non_Muslim minorities. These groups operate churches, monasteries,
synagogues, schools (where students may be taught in their own
language), and charitable religious foundations such as hospitals and
Non-Muslim minority groups have repeatedly
complained about government policies and procedure concerning the
operation of community schools, the formation of parish councils, and
the registration and repair of church property. Government restrictions
on the transfer of property to religious charitable organizations is
also a matter of contention.
The Government has recently taken steps to resolve
several issues of concern to non-Muslim groups. It granted permission
to the Greek Orthodox Patriarchate in April 1987 to rebuild its
administration building, destroyed by fire in 1941. It increased the
value of repairs which can be made without prior authorization to
historical buildings, thereby removing another issue of contention. It
permitted the free circulation of Bibles. However, it has not yet
granted permission to build churches to such communities as the
Chaldean Uniates who have emigrated to Istanbul from the Southeast, or
to the Armenian community of Ankara.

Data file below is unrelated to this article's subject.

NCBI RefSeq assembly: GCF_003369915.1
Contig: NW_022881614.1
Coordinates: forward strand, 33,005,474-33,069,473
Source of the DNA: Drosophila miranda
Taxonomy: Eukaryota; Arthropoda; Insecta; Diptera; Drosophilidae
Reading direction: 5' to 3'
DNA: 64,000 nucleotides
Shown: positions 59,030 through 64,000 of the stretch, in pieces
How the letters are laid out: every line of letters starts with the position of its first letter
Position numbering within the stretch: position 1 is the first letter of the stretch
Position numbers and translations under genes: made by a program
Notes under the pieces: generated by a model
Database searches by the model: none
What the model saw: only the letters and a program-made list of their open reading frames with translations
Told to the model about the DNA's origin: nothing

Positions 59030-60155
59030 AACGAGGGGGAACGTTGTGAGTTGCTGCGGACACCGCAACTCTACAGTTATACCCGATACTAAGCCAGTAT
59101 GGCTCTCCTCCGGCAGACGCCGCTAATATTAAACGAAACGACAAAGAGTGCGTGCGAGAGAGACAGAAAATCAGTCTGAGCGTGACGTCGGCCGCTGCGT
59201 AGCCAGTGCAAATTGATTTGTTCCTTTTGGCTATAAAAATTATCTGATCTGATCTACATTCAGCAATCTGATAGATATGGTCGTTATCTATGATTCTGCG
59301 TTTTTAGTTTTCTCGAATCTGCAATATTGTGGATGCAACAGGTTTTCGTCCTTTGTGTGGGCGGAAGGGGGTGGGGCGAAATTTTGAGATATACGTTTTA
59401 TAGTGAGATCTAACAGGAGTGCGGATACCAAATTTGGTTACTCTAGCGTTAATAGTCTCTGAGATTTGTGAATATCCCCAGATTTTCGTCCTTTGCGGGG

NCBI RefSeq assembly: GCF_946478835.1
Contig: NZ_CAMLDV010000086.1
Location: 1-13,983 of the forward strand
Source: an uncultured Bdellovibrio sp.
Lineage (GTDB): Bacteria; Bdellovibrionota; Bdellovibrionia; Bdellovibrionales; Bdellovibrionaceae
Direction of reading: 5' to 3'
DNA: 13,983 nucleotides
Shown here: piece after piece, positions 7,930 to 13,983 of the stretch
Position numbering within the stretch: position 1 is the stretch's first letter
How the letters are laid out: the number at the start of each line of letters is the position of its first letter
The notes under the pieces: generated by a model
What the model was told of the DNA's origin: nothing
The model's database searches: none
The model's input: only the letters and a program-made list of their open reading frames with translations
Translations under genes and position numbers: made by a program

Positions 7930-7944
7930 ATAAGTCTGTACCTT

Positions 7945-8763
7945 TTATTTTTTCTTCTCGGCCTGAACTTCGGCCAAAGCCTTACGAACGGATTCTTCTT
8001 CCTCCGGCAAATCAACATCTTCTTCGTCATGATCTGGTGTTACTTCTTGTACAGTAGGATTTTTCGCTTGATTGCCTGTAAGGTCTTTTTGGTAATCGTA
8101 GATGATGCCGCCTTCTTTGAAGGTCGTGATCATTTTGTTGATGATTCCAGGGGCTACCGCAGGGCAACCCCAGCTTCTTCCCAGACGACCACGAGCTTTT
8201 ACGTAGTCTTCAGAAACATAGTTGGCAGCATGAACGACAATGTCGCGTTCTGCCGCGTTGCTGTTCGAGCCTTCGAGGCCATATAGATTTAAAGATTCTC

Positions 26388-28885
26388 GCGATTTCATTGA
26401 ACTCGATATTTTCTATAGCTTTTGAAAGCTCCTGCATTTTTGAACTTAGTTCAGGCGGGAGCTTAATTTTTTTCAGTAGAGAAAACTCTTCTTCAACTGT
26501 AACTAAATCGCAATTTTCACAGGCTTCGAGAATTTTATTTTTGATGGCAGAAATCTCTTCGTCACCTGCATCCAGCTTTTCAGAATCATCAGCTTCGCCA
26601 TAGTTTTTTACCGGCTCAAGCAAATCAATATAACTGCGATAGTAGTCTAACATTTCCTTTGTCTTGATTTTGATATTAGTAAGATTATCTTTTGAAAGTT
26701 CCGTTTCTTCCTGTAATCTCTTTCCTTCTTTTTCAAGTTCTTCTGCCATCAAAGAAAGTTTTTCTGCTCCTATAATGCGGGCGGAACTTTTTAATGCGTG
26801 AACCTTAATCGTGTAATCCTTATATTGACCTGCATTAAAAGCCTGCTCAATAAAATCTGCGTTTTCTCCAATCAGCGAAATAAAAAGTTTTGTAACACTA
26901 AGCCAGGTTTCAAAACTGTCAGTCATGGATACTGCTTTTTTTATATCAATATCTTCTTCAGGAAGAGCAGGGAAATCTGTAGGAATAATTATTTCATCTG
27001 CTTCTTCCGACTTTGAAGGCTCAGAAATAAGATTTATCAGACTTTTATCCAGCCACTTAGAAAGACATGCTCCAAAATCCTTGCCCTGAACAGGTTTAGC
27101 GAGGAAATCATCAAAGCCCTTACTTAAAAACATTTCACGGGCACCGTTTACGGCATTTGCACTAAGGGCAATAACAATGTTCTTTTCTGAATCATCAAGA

D. Freedom of Movement within the Country, foreign
travel, emigration, and repatriation:
There is general freedom of movement within Turkey.
Turks generally are free to travel abroad, and increasing numbers have
done so since the relaxation of currency controls. According to the
Constitution, a citizen's freedom to leave may be restricted on account
of the national economic situation, civic obligations (generally
military service), or criminal investigation of prosecution. Some Turks
involved in lengthy mass trials dating from the early 1980's have been
denied passports, although others have been granted passports, and
there is evidence that some citizens not under indictment were denied
passports for political reasons. Turkish law provides that those denied
passports while under indictment may nevertheless be permitted to
travel if the Justice Ministry and office of the Prime Minister